Some businesses argue about not seeing the benefit of optimizing to mobile, but with smartphone penetration at over 50% and smart phones accounting for 2/3 of phones being sold right now, building for mobile today isn’t just a nicety but a necessity. It’s how people and devices are going to consume, and my guess is that your weblogs are going to reflect that with the number of people hitting it with tablets and smart phones. I’d also hypothesize that your growth over the past six months has been dramatic in terms of the amount of traffic you’re getting from mobile.
Mobile-first isn’t just about prioritizing, but producing content with staying power, something that becomes relevant to users because the interface makes sense within the context of their mobile use while also making use of the platform allowances. People are using their phones in certain deliberate ways, so invite relevance by speaking directly to their situation, or fall into obscurity. For example, the eMarketer report noted at the beginning of the post notes that travelers secondary actions are phoning a company directly or pulling up maps for directions, a “result of reluctance among travelers to navigate brand websites on mobile devices.” Users seek the most efficient, immediate path and inconvenient interfaces on small screens aren’t it.
With my hard-line focus on “versus” in the Responsive Design and Mobile First debate, it’s worth noting that in nearly every digital argument I’ll usually find my way to the “And” conversation. Is there a place for Responsive and Mobile First? Perhaps if it’s approached with the strategy that both work together rather than in succession. At the recent Mobile Media Summit in Chicago we heard from Rod Rakic, Director Digital Innovation, Sears Roebuck and Co. that they “see massively more revenue coming through mobile web vs. native apps.” As guy leading the 200-person UX group at Sears, the #3 etailer behind Amazon and eBay, he knows of what he speaks. Rod makes the argument for translating websites to mobile via responsive design and in a phone interview Rod was also quick to add that the company has a full Apps development effort as well–the “And” strategy. We talked about how important App user ratings and reviews are to continued discoverability, recruitment and conversion of new users as well as their strong search-signal/influence. You don’t get user ratings & reviews with a m-dot com, so advantage Apps and mobile-first in this regard as well.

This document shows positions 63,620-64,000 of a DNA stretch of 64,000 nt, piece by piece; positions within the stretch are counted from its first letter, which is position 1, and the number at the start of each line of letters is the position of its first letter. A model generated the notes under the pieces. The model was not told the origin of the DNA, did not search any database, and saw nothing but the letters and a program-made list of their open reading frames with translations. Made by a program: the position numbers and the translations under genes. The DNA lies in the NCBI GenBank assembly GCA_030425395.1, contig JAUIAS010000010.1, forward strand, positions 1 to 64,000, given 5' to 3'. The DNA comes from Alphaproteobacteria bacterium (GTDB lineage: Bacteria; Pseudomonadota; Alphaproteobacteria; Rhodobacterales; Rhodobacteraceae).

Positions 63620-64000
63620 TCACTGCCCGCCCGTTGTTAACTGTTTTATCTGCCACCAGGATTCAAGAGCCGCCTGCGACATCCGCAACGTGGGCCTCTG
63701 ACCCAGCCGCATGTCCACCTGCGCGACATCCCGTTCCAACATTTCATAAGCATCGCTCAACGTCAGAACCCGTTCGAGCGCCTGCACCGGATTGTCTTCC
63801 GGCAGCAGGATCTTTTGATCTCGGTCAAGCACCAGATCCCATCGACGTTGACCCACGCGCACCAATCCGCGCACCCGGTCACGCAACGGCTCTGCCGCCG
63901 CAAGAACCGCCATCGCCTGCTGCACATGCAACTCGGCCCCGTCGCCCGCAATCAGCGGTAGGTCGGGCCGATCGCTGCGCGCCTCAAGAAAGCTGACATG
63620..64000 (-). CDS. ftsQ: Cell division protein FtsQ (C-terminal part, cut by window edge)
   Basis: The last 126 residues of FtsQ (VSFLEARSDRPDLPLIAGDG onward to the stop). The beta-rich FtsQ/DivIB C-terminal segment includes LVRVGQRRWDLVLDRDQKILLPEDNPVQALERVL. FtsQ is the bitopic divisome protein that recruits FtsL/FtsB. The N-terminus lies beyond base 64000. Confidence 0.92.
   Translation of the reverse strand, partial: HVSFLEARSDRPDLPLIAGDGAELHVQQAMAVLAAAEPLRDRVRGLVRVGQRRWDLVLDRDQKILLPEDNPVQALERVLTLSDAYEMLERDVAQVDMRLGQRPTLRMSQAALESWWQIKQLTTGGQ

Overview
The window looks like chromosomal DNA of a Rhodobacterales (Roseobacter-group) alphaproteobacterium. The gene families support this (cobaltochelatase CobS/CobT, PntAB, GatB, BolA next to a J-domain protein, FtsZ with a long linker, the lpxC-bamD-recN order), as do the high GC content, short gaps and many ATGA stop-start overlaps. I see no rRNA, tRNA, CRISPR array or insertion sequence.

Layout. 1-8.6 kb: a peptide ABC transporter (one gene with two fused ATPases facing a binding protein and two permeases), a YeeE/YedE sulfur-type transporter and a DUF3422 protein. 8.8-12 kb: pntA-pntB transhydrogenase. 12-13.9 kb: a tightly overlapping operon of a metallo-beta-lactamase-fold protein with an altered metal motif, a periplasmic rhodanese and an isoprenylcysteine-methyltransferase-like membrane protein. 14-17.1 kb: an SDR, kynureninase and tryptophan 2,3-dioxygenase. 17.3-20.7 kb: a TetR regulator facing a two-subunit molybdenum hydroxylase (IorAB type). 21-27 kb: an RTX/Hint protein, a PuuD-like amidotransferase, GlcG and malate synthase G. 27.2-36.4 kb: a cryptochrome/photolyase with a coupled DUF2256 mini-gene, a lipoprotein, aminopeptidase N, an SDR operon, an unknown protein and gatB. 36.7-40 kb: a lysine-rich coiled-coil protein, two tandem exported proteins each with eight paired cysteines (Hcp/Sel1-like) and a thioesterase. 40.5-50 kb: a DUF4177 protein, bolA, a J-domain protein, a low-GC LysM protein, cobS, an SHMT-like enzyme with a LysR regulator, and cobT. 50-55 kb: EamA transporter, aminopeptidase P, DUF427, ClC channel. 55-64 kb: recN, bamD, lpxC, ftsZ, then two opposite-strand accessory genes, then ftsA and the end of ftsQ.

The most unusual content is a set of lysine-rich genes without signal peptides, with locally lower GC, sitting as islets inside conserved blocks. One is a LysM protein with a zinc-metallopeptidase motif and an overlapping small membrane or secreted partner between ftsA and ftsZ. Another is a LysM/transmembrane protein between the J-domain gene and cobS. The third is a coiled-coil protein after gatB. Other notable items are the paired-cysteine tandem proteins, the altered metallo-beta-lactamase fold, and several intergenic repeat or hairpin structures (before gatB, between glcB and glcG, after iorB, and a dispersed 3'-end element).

Responsive design is a good tool and start, and I still argue that companies shouldn’t be thinking about their content on mobile as websites alone, but as Apps first. If we were to start looking at the the mobile approach first we would be thinking differently not only about the content delivered, but how it’s used.
For those of you that stuck around for the whole post, here are some references for entering the discussion:
- Mobile First by Luke Wroblewski: http://www.abookapart.com/products/mobile-first
- Mobile First discussion at designshack: http://designshack.net/articles/css/mobilefirst